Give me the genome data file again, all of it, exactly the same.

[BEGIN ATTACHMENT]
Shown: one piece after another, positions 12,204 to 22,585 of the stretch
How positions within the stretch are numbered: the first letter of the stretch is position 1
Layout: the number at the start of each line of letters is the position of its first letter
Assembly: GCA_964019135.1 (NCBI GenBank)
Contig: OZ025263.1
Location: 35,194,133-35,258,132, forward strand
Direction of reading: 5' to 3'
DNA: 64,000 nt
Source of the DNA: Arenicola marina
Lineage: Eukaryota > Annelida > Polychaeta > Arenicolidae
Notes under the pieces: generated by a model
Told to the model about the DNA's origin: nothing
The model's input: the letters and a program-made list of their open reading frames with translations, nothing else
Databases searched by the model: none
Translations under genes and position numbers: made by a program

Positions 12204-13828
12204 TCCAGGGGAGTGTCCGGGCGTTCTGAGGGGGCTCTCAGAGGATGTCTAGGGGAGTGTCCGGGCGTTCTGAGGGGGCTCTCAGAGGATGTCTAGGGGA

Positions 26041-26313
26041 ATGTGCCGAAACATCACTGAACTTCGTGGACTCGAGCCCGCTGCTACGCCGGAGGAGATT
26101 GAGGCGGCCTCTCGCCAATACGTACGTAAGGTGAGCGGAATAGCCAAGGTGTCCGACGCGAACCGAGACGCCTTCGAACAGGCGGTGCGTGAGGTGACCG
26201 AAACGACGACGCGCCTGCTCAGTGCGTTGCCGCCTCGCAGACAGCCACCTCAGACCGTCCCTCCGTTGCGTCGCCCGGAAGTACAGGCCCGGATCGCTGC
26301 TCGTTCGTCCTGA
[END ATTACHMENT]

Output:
Shown: one piece after another, positions 12,204 to 22,585 of the stretch
How positions within the stretch are numbered: the first letter of the stretch is position 1
Layout: the number at the start of each line of letters is the position of its first letter
Assembly: GCA_964019135.1 (NCBI GenBank)
Contig: OZ025263.1
Location: 35,194,133-35,258,132, forward strand
Direction of reading: 5' to 3'
DNA: 64,000 nt
Source of the DNA: Arenicola marina
Lineage: Eukaryota > Annelida > Polychaeta > Arenicolidae
Notes under the pieces: generated by a model
Told to the model about the DNA's origin: nothing
The model's input: the letters and a program-made list of their open reading frames with translations, nothing else
Databases searched by the model: none
Translations under genes and position numbers: made by a program

Positions 12204-13828
12204 TCCAGGGGAGTGTCCGGGCGTTCTGAGGGGGCTCTCAGAGGATGTCTAGGGGAGTGTCCGGGCGTTCTGAGGGGGCTCTCAGAGGATGTCTAGGGGA

Positions 26041-26313
26041 ATGTGCCGAAACATCACTGAACTTCGTGGACTCGAGCCCGCTGCTACGCCGGAGGAGATT
26101 GAGGCGGCCTCTCGCCAATACGTACGTAAGGTGAGCGGAATAGCCAAGGTGTCCGACGCGAACCGAGACGCCTTCGAACAGGCGGTGCGTGAGGTGACCG
26201 AAACGACGACGCGCCTGCTCAGTGCGTTGCCGCCTCGCAGACAGCCACCTCAGACCGTCCCTCCGTTGCGTCGCCCGGAAGTACAGGCCCGGATCGCTGC
26301 TCGTTCGTCCTGA